Bunfectionary products are now at Pioneer Pet Feed and Supply in Seattle’s Pioneer Square. Located at 87 & 1/2 South Washington Street, Seattle’s only vintage pet supply store. It may been the first fire-roof building after the Great Seattle Fire. Proprietor David sources great local and natural products from treats and feed to adorable catnip filled burlap “animals” printed with veggie dyes.
Tilbert is named for Seattle Tilth, a once great organization that used to simply promote urban gardening and stewardship. Unfortunately, its priorities shifted as it decided to “grow its mission”, and now it has joined the hipster bandwagon of promoting the raising of animals in your yard as meat. And of course, this includes rabbits because some whack job convinced them that rabbits are low cost and low maintenance, needing just leftovers from a garden. No mention of hay, sociability, companionship, or the fact that many domesticated rabbits can’t survive outside.
Needless to say, we stopped our donations not only to the ST, but to the radio show that featured their outreach member.
But one of the good things we learned from them is that one of the best fertilizers is rabbit poop. It not only can go into the compost bin, but it can actually be spread directly on plants. And guess what plant loves bunny poop? Rhubarb.
So we planted a few plants on our roof deck, and fertilize all year with stray pellets. When Food 52 came produced this group of recipes, we had to share it.
In particular, these two caught our eyes.
Rhubarb and Rose Ramos Gin Fizz
2 ounces London dry gin
1/2 ounce lemon juice
1/2 ounce lime juice
2 ounces rhubarb syrup
1 ounce heavy cream
1 or 2 drops rosewater
1 egg white
Combine all ingredients except ice and soda in a cocktail shaker and shake vigorously for 30 seconds. Then add ice to shaker and shake a further 30 seconds. Strain into a tall chilled glass and top up with soda.
To make rhubarb syrup, cut a pound of rhubarb stalks into one-inch pieces, wrap them in cheesecloth, and simmer for a half hour in 2 C water and 1 C sugar. Strain into a glass container with a lid and refrigerate.
Naughty Rhubarb Scones
Serves 12-16 scones
3 stalks rhubarb
2 1/2 cups flour
1 tablespoon baking powder
1/2 teaspoon salt
8 tablespoons unsalted butter
1/2 cup vanilla sugar
2/3–3/4 cups heavy cream
Preheat oven to 425.
Slice rhubarb stalks 1/4 ” thick. Toss with 3 tablespoons of the sugar.
Sift flour, baking powder and salt together in large bowl or bowl of food processor.
Cut butter into flour mixture by hand (or whiz with food processor) until butter is the size of small peas.
Blend in 1/4 cup of the sugar.
Blend in sliced rhubarb. (If using the food processor, just pulse — you want the slices left mostly intact.)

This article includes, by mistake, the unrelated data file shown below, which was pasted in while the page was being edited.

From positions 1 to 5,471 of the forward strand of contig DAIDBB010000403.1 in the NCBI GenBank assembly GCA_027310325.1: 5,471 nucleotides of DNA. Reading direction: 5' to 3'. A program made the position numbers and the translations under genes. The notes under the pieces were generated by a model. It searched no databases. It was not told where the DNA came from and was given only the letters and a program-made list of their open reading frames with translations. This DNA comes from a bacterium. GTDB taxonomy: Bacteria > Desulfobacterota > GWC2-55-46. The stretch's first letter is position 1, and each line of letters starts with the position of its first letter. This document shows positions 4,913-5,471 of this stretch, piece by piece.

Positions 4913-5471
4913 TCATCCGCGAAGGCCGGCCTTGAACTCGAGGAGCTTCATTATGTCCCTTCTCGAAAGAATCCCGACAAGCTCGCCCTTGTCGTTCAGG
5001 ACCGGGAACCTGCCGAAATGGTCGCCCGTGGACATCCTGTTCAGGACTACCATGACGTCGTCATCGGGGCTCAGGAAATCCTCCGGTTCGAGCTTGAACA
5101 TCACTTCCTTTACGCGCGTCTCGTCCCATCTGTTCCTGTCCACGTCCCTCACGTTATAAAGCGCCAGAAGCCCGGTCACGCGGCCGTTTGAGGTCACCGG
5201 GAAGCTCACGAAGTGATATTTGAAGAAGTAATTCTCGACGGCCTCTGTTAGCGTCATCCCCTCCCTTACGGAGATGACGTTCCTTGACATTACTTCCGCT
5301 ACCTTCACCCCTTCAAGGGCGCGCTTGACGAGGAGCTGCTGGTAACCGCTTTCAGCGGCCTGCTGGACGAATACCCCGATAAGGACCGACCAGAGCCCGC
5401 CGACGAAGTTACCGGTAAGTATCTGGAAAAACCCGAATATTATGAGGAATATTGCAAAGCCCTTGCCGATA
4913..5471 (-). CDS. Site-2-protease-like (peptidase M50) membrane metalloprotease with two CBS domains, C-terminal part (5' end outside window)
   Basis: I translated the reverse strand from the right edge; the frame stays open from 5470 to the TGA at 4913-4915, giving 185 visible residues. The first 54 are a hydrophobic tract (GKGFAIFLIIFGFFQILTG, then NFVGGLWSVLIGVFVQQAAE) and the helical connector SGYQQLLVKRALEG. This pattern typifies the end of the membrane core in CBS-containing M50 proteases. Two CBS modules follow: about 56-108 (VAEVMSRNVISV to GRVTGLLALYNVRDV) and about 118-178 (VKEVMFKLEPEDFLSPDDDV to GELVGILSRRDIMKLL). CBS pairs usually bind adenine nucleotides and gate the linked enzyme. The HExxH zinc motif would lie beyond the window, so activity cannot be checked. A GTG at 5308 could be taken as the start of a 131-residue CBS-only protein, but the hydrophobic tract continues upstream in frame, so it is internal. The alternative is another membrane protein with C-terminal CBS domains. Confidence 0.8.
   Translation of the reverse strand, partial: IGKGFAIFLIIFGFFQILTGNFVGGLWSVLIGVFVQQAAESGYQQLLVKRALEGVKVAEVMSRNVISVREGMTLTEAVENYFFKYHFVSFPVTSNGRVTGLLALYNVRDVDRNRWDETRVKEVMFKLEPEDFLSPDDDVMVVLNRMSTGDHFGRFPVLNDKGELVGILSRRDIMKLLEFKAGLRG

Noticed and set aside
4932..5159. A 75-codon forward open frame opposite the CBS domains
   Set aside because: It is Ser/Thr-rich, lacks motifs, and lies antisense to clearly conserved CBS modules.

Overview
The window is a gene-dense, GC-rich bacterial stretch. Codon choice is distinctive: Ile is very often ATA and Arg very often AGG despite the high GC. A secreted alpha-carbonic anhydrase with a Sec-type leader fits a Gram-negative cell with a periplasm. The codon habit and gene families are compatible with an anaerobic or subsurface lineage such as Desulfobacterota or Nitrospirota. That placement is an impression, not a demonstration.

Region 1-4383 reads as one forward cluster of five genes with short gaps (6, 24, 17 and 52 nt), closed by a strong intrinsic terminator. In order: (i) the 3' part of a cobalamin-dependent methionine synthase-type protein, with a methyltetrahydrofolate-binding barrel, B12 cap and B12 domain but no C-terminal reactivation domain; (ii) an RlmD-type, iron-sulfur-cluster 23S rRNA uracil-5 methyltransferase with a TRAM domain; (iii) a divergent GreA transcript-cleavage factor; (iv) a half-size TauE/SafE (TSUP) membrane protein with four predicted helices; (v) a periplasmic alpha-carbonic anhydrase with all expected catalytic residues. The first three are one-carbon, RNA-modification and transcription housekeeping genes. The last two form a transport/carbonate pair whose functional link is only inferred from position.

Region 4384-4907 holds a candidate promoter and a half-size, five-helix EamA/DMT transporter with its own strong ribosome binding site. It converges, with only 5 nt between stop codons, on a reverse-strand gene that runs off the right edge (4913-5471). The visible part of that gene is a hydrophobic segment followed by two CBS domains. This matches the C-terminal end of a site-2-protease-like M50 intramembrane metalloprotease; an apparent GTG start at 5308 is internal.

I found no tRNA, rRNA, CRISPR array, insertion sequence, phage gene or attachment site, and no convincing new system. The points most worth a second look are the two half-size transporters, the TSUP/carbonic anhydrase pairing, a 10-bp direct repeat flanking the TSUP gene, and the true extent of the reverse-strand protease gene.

Blend in cream until a soft dough forms. (note: you may need to add more than 2/3 cup depending on the weather,etc.)
Transfer dough to floured surface and divide in half. To make triangular scones, flatten into 6-inch disks and cut each circle into 6-8 scones. Sprinkle with remaining sugar.
Arrange on ungreased cookie sheet and bake about 20 minutes or until reddish-brown on top.
This article made us laugh–we would never eat our own treats for the very basic reason that omnivorous humans can’t eat grass! In the same manner, we should not be feeding our herbivore, especially the grass eating foliovores, human food like dairy, cereal, eggs, yogurt, sugar, and nuts.
Petfood manufacturers challenged to eat their own petfood
At Global Pet Expo in Orlando, Florida, USA, the team at Pet360, online community for pet owners, put representatives from major petfood manufacturers to the test.
The team challenged 12 petfood companies to eat their company’s petfood live on camera as part of its “Eat Your Food” series. The “Eat Your Food” series also allows petfood companies to promote the nutritional benefits of their food.
“For the longest time, the biggest decision regarding petfood was whether to purchase wet or dry,” said Jon Roska Jr., vice president of merchandising at Pet360. “Now-a-days, pet owners are faced with a multitude of decisions, and there are a variety of gourmet options to choose from. We want to give brands the opportunity to prove that their food is the highest quality option for our customers’ pets, and what better way is there to do that than by consuming the food themselves?”
Our “frosted” biscotti are now available at Bunny Bytes. Banana Bunny Biscotti is frosted with a puree of carrot, beet, or parsley in our new flower shape. Our testers seem to prefer this shape as it is easier to grab and run–talking to you Tilbert, Flower and Buttercup!